Plain-spoken Banotti takes a swipe at psychobabble in rival camps


This is not the Mary Banotti we thought we knew. The Mary Banotti of fond memory was a busy, bustling mother-figure. The sort who'd organise the schoolrun down the telephone, while patching a child's grazed knee with one hand and stuffing a chicken with the other.

Oh sure, legislating away good-oh in Strasbourg and where-have-you, but in a chirpy kind of way, never letting formality stand in the way of fun.

Then yesterday, as she walked slowly to the podium for her "launch" as Fine Gael candidate in Dublin's Berkeley Court Hotel, she adopted an air of gravitas. The made-over Banotti could pass for Robinson - sharp red jacket, sensible knee-length skirt, medium-height shoes, controlled hair.

Don't tell us she's suddenly Mrs Serious.

No, thank God. She may have gone through the hoops for the image-makers but the real Banotti is still there. And she showed it quickly; first by admitting she was a bit nervous, then by ridiculing the psychobabble of the other female candidates' campaigns.

"If we had a farmer in the race, that candidate's campaign would rightly speak of the significance of agriculture. But in the language we have heard so far in this contest, that campaign would speak of `the resonance and vibration of the earth'." A pause, and then a hearty guffaw from party supporters.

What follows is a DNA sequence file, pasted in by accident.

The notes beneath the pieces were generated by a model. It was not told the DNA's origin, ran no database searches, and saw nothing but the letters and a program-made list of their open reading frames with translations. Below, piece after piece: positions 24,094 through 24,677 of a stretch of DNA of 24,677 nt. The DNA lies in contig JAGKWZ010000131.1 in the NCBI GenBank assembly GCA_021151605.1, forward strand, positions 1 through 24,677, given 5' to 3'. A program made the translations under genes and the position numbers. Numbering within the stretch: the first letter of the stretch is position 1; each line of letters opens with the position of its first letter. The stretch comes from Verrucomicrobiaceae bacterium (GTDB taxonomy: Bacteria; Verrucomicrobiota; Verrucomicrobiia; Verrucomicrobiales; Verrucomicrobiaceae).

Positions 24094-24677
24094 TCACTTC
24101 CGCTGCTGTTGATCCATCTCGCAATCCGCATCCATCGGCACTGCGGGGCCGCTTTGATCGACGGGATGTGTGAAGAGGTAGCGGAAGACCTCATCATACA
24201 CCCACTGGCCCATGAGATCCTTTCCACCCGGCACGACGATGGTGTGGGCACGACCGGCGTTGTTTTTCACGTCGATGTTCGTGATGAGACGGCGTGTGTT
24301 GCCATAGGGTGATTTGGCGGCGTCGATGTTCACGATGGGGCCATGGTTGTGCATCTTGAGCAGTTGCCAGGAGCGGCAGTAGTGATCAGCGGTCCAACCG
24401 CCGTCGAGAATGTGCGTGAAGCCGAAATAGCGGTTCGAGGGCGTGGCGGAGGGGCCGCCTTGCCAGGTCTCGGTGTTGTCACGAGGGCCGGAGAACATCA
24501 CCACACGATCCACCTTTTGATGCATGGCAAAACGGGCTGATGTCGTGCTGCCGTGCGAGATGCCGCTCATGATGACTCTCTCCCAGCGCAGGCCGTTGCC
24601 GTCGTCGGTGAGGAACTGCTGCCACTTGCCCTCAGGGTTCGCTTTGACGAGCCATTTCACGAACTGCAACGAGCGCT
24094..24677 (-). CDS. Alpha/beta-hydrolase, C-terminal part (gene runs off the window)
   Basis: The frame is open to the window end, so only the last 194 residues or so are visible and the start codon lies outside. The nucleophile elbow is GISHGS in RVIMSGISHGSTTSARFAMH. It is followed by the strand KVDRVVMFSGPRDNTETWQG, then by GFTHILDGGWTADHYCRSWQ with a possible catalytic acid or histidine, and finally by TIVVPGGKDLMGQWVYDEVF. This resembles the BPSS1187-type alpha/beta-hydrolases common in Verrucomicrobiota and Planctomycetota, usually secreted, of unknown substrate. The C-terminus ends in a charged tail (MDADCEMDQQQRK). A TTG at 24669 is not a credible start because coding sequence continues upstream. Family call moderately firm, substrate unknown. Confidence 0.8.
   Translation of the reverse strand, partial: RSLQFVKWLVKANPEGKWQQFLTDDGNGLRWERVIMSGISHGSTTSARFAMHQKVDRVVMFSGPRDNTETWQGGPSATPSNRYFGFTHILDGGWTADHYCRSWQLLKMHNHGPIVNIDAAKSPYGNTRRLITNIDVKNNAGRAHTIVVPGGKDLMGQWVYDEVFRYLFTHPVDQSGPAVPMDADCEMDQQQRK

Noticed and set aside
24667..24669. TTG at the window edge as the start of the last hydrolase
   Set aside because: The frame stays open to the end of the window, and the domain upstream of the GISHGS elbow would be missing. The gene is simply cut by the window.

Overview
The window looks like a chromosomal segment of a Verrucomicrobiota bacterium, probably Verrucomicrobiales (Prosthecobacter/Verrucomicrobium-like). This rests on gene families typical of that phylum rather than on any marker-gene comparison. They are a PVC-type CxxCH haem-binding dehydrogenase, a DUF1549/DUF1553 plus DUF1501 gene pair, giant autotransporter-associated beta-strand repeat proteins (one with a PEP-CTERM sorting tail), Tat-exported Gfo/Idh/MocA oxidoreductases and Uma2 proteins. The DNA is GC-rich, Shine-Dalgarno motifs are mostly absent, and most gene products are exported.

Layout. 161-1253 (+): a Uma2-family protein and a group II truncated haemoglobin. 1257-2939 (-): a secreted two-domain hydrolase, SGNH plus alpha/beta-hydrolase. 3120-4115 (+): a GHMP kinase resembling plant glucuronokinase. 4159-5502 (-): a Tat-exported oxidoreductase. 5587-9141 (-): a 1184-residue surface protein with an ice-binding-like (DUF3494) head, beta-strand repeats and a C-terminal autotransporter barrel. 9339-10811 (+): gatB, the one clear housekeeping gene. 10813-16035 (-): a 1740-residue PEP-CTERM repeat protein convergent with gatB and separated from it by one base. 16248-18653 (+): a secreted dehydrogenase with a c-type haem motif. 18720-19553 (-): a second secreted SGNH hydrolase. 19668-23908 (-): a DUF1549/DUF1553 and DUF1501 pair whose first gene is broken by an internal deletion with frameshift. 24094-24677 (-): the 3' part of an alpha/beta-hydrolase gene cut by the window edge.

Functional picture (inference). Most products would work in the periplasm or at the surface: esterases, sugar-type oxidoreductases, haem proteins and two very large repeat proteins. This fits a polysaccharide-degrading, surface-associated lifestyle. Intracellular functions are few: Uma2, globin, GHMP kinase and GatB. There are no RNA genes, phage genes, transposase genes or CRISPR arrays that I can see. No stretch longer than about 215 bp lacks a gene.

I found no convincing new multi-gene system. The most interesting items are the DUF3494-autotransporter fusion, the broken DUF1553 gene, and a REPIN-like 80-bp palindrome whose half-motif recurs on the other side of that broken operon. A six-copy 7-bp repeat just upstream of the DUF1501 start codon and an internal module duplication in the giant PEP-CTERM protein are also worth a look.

"If we had a computer programmer. . . we would hear about `the network of the human spirit across the globe of cyberspace.' If we had a plumber, that campaign would speak of `Erin's waters running free'. " More laughter from the faithful.

It was time, said Banotti, "to get down to what the Presidency is really about". She wanted the nation's prosperity shared among its people.

She would highlight the dangers of drugs, protect the environment and improve relations with Britain. Her supporters cheered happily.

Then came a press question prompted by John Bruton's speech about referring Bills to the Supreme Court. Bruton had wondered about referral "on the basis of an abstract argument". Banotti was asked what she thought.

Hard to know where we went after that. The candidate took us off to the Aras, into the Council of State, out again and down the quays, twice around the Supreme Court and back to the Dail before a last spin past the will of the people and into the Aras again. There was a baffled silence, broken by a single supporter's clap which suddenly grew into a cheering ovation. The handlers couldn't help grinning. Everyone knew that if you asked the 300 people in the room what she said, you'd have 300 different answers.

Outside the hot ticket was for a fund-raising breakfast - £25 a head for "coffee, croissants and craic". There were stickers from the Friends of Mary Banotti. She has no posters and no slogan but a new logo with her name. "Mary" is written formally, in a stern dark blue but "Banotti" is more of an easy-going scrawl. That's the mix. Vote for Banotti, she says, "the woman you know I am".